We recently surveyed GP referrals to secondary care with a differential diagnosis of cancer. We grossed up the number of referrals to annual levels for the whole of Buckinghamshire and compared them to actual annual cancer registration.
The survey was part of the data collection for the New NHS Buckinghamshire Cancer Project, which is using healthcare resource groups and health benefit groups to analyse clinical activity on cancer and how it relates to need.
GPs in three practices were asked to record for three months each patient referred with a possible cancer diagnosis. The practice population is 29,306 and the total registered practice population in the county is 670,830. Cancer registration data was provided by the Oxford Cancer Intelligence Unit.
The differences between actual registration and numbers referred are particularly striking for breast and colorectal cancers (see table), and perhaps reflect levels of 'breast anxiety' and the non-specificity of colorectal cancer presentation. The relatively low number of lung cancer referrals may suggest lower thresholds of awareness among GPs and the public.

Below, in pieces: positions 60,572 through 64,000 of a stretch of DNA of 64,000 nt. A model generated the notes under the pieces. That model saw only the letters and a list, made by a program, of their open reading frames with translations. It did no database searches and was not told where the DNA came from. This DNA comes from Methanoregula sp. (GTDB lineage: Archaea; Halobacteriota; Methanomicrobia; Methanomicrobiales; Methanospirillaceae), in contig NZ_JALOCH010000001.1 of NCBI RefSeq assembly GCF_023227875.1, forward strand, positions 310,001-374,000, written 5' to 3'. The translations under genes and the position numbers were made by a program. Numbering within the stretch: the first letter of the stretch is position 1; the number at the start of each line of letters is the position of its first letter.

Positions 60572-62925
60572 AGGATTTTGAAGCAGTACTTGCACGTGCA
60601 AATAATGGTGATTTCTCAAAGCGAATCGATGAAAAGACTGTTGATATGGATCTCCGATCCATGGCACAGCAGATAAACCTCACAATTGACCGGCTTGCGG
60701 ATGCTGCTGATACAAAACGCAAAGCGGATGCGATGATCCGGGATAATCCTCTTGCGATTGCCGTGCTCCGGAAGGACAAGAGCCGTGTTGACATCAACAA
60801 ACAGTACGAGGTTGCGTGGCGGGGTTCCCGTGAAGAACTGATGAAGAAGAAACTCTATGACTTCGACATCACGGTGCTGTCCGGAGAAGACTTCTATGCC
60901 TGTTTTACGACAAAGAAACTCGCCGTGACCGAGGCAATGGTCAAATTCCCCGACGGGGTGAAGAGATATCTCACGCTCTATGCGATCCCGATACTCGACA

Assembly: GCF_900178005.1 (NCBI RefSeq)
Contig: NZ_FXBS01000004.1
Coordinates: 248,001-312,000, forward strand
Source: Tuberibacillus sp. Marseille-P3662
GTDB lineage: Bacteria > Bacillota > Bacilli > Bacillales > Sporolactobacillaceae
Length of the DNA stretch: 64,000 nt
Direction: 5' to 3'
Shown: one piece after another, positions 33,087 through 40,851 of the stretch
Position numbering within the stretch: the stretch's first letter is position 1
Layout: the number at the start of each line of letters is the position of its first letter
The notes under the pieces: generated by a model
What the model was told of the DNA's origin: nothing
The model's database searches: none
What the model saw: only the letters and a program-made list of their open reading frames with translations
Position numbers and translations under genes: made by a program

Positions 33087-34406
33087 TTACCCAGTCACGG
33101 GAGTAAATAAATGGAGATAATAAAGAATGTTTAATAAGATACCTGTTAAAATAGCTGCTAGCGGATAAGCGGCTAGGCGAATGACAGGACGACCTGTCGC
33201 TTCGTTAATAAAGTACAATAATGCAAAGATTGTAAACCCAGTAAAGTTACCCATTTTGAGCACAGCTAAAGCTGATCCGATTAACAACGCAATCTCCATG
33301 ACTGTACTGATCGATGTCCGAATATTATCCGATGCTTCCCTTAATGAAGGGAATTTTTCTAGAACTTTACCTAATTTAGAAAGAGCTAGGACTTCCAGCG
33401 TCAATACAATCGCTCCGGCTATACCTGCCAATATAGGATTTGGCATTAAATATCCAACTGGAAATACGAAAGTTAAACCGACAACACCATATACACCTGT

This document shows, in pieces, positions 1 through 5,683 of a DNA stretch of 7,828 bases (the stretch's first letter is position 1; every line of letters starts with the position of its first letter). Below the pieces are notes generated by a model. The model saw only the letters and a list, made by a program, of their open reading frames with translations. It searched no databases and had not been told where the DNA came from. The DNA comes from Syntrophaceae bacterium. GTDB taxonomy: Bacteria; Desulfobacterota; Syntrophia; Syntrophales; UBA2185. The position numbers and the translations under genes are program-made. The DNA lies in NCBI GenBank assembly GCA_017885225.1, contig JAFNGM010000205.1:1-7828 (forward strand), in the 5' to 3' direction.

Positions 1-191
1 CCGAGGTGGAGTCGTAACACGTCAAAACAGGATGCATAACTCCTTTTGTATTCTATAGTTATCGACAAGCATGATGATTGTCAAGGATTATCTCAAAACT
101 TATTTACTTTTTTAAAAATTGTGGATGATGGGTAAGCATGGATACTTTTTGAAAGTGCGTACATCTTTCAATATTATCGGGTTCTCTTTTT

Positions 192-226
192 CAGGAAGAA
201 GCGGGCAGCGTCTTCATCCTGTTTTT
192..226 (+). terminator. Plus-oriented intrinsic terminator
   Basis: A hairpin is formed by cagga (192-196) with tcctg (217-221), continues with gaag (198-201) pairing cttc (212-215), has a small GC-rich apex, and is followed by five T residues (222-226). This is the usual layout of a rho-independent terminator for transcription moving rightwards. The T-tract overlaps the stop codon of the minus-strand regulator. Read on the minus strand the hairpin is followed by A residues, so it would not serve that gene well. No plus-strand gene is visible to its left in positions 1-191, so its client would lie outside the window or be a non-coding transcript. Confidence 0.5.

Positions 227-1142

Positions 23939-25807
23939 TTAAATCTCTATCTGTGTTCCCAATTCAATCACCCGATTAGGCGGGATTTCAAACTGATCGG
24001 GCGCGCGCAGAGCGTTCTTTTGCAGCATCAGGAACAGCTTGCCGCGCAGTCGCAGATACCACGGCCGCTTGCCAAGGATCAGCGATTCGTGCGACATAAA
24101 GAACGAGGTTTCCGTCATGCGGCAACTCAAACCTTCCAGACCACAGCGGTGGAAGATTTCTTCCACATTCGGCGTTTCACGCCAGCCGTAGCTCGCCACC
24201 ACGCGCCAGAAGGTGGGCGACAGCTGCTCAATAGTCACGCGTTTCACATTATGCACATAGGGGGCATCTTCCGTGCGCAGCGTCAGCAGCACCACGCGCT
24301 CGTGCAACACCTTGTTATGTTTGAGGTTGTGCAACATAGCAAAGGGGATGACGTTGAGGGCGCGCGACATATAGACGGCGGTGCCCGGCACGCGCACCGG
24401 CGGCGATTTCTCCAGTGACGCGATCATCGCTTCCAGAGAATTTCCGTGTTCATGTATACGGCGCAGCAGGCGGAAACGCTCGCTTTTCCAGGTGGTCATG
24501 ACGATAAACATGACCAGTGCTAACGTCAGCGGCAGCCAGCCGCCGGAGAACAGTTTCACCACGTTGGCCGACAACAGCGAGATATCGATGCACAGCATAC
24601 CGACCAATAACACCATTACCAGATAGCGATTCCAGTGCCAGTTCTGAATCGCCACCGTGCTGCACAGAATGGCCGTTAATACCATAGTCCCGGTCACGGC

If these figures are an indication of actual cancer investigation and diagnosis workload, they have considerable implications for achieving the two-week waiting target to see a specialist for people suspected of having cancer set in a recent circular. The preliminary audit of cancer waiting times which preceded this was retrospective and considered only those who had cancer, not the greater number who were thought to have it.
Dr Shirley Holton Consultant in public health medicine
Dr Ken Lloyd Healthcare consultant
Dr Christina Kenny